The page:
Edition 16: The Empire

Hackney Empire exterior

photo by Felix Carey

In this programme we trace the shifting guises of the Hackney Empire - from music hall to bingo hall, from television studio to wrestling venue, to its current incarnation as a home for populist theatre and comedy. Elisha Sessions and Francesca Panetta follow a group of local Hackney Empire aficionados who call themselves The Elders as they prepare to say goodbye to another era in the theatre's history. The gang of mates who ran the Empire since its resurrection in the mid-1980s have been shown the door, and as a new chief exec reconsiders the theatre's "business model" the Elders want to know what happens next.

Theatre and cinema historian Ken Roe takes us through the extraordinary journey of this Victorian gem, along with New Variety impresario Roland Muldoon, who re-opened the Empire as a performance space and spearheaded its recent refurbishment. The theatre's new chief executive Claire Middleton tells us her plans to reduce the £1.5m deficit, while Diane Abbot MP voices her concerns for shutting it next year, letting a theatre go dark, she says, means there is a possibility it won't open again. One of the casualties of the theatre's closure, director of programming Frank Sweeney talks about filling the theatre 1,800 seats every night and we hear from panto pasha Susie McKenna about this winter's production of Aladdin with Clive Rowe.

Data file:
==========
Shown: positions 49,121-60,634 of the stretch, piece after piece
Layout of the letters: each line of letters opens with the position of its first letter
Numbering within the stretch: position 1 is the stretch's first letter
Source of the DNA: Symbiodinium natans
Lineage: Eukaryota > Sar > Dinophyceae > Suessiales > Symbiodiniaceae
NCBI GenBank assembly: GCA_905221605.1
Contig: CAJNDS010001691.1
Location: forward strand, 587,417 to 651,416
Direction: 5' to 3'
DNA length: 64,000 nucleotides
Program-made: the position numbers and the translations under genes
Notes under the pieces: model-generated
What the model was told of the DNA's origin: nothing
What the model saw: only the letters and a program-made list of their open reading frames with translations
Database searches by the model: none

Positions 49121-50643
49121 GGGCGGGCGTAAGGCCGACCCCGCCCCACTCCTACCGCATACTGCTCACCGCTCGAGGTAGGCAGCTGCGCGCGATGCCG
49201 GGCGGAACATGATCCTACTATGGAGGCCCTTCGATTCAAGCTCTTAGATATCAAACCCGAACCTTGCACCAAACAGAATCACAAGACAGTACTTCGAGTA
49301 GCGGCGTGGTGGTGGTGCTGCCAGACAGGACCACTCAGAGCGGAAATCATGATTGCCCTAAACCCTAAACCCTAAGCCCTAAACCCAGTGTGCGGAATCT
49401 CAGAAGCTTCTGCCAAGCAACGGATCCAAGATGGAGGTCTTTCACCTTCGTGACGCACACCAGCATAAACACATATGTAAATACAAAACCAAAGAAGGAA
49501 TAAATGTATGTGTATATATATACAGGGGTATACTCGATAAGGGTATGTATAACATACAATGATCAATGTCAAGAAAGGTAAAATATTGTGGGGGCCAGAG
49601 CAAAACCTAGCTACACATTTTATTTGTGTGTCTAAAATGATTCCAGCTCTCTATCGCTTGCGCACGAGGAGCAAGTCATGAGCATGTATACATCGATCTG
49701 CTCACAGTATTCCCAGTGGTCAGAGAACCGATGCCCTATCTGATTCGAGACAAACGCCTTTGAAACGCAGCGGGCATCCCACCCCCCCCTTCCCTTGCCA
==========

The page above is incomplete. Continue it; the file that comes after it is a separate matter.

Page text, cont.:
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  1. R Spjut
    Posted 13/02/2010 at 15:03 | Permalink

    This story told by this podcast could be retold about many, too many, similar theaters in cities in the U.S., as well as England. Once an important hub of entertainment for the neighborhood, it faces shuttering as its patrons lose interest in its traditional shows. How to find a role for such an important icon and centre remains the challenge? This podcast tells that story and asks that question with great verve and poignancy.

  2. Valerie Hawkins
    Posted 15/02/2010 at 00:39 | Permalink

    This material makes me incredibly nostalgic. It's fantastic that all of this information is now available to the general public. My father lived in Hackney for 69 years, and his parents before him...I wish he could have had access to all this. He loved the place. Thank you for all the good work you're doing.

  3. Posted 26/03/2010 at 20:01 | Permalink

    Just wanted to say love your work. Went through your whole back catalogue in a week...


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